“Tradition, education, physical surroundings, race, class and professional solidarity, and economic, political, and social influences of all sorts and degrees make up a complex environment in which men endeavor to reach certain results by means of legal machinery. No discussion simply in terms of men or of legal and political machinery, or both, ignoring this complex environment, will serve”. 
-Dean Pound, nineteenth century legal scholar
In order to understand how the members of the New York City judiciary contributed to the definition of the criminal class, it is important to know how they came to occupy their lofty position in the criminal justice system. Each of these men brought with him a wealth of past experience and a host of prejudices, both conscious and subconscious. In an effort to take these factors into account and deepen the analysis of each judge’s particular biases, brief biographies of Judge Gildersleeve and Recorder Smyth are presented below. The biographies foreground the subsequent discussion of the judges’ role in shaping the city’s perception of the criminal type.
Biography: Judge Henry Gildersleeve
Henry Alger Gildersleeve became a judge in the Court of General Sessions in 1876.  Prior to his appointment, he served in the Union Army during the Civil War. He fought in the battle of Gettysburg and accompanied General Sherman on his march through Georgia. Gildersleeve distinguished himself as an exceptional marksman and led the American rifle team to victory in their competition against England and Ireland in 1875.  When he returned to the States he was hailed as a hero and outstanding sportsman. One admirer observed that it may have been this accomplishment and the popularity it brought him that led to his appointment as judge. 
He was certainly not chosen based on an extensive professional pedigree. Although he attended Columbia Law School and was admitted to the New York State Bar in 1866, he was not nearly as well-known for his professional capabilities as he was for his superb marksmanship.  His promotion seemed to be based largely on natural charisma. In the words of a colleague, Gildersleeve “had a very uncommon common sense, which stood as a valuable offset to the more learned legal qualifications of the bench. His unquestioned integrity and independence of all influences, his patience and courtesy, brought him an unusual popularity at the Bar and inspired every suitor with confidence.”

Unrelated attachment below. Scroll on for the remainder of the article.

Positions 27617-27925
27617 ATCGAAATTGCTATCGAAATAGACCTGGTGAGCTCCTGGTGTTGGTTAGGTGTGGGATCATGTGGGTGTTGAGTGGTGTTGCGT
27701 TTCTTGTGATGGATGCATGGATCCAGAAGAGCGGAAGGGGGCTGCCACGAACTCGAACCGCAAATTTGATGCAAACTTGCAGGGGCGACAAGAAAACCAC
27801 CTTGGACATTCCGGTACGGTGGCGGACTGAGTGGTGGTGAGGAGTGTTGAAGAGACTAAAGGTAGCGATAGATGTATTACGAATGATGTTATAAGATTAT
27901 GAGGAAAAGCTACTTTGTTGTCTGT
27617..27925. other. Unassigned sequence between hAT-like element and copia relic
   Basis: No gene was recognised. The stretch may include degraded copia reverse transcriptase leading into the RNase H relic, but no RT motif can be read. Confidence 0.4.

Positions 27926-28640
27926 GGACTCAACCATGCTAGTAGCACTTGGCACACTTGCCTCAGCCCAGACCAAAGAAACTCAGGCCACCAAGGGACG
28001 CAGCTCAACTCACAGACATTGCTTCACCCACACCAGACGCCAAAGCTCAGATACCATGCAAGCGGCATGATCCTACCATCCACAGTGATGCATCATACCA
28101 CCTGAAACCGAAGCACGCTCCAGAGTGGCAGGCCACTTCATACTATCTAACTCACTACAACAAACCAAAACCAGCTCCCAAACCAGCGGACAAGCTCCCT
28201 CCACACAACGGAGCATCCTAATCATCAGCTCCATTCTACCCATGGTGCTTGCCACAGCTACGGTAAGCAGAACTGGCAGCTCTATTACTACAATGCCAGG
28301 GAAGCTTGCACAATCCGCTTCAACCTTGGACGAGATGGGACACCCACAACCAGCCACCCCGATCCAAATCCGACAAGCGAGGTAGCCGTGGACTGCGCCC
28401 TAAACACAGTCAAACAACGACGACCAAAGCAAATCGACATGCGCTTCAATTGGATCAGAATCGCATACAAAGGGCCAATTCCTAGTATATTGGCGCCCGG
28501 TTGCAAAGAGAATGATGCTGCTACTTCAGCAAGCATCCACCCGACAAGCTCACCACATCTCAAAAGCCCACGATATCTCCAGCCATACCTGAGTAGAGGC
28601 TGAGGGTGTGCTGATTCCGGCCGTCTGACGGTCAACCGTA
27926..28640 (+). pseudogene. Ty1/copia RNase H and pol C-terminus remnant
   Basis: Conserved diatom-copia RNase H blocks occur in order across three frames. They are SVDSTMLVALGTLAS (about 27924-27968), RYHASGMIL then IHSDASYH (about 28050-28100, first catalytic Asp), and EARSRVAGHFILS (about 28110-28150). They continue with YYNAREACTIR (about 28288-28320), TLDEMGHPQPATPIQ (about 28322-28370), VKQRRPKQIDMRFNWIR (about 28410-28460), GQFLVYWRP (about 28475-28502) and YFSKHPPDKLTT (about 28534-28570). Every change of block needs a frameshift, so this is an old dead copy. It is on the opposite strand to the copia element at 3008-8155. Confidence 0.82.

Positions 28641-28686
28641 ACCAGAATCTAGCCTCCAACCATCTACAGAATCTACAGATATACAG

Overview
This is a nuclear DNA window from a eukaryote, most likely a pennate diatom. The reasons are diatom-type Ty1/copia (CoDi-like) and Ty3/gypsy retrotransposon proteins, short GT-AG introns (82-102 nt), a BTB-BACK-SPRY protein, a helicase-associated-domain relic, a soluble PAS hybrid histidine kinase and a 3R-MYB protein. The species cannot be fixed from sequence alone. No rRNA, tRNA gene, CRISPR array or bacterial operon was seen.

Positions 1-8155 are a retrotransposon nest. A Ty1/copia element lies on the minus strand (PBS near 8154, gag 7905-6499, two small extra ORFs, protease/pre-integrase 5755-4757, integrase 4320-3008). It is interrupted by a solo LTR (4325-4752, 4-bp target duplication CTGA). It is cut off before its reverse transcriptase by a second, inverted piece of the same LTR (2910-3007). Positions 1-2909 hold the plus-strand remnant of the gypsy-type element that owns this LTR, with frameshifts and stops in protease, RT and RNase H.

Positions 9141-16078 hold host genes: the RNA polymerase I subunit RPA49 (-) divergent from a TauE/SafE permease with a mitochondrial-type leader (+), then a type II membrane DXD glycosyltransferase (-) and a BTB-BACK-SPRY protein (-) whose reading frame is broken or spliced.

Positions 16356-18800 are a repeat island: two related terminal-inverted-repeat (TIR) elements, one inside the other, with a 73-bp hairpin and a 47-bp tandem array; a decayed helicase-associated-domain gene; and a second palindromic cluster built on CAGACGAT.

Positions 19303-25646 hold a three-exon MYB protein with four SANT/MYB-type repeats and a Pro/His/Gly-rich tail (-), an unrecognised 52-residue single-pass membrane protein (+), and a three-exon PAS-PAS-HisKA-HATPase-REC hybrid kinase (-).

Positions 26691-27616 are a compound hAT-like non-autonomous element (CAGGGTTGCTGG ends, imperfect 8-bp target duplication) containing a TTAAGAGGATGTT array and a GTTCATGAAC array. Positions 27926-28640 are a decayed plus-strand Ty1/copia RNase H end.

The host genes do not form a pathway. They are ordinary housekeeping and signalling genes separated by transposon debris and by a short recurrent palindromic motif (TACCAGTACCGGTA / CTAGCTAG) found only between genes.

This glowing description of Gildersleeve’s inherent virtues obscures the more controversial aspects of his character. As a judge, he could be very unpredictable. He was particularly lenient in some cases, taking into account a defendant’s age and the needs of the man’s family, while in others he could be unreasonably harsh. One young man, a convicted swindler who pled guilty to charges of forgery, avoided State Prison because Gildersleeve was sympathetic towards the pleas of the youth’s parents.  They convinced the judge that their son was under the influence of a rotten group of friends he had met at college, and should be spared the agony of a prison term. Gildersleeve was easily swayed and sentenced the youth to the Elmira Reformatory instead.
For men whose parents could not argue eloquently on their behalf, life was not so simple. Just after sentencing the misguided college student, Gildersleeve was quick to send Arthur Morrell, who also pled guilty to forgery, to seven and a half years at hard labor in the state prison.  Gildersleeve’s justifications for each sentence are outlined in the New York Times article below:
If the disparity illustrated above is any indication, Gildersleeve did not truly “[inspire] every suitor with confidence”. He certainly had a soft spot for heartfelt pleas and was willing to take extenuating circumstances into account – in some cases. His intolerance manifested itself most forcefully against defendants who came back to court for their second and third offenses, and against those individuals who committed crimes against property.  Despite these punitive vacillations, he had a long and successful career as a judge. After finishing his fourteen year term in the Court of General Sessions he went on to become a Supreme Court Justice, serving from 1894-1900.  He died at home in New York City at the age of eighty-three.
Biography: Recorder Frederick Smyth
Born in Galway, Ireland in 1832, Frederick Smyth immigrated to the United States in 1849. In 1852 Smyth began his tenure in the law office of John McKeon, a native New Yorker and a staunch Democrat.  When McKeon was appointed United States District Attorney in 1854 he brought Smyth on as his assistant.  In 1855, at the age of twenty-three, Smyth was admitted to the New York bar.  He tried several high profile cases in his time as Assistant D.A., but at the end of his term he declined a second appointment and returned to practicing law with McKeon.  The two lawyers maintained a partnership for twenty-one years, despite their differing political allegiances. McKeon was a particularly vocal opponent of Tammany Hall, the Democratic society that had dominated New York politics for much of the nineteenth century.  Smyth, on the other hand, befriended Tammany’s leader, John Kelly, and benefitted from the party’s political support.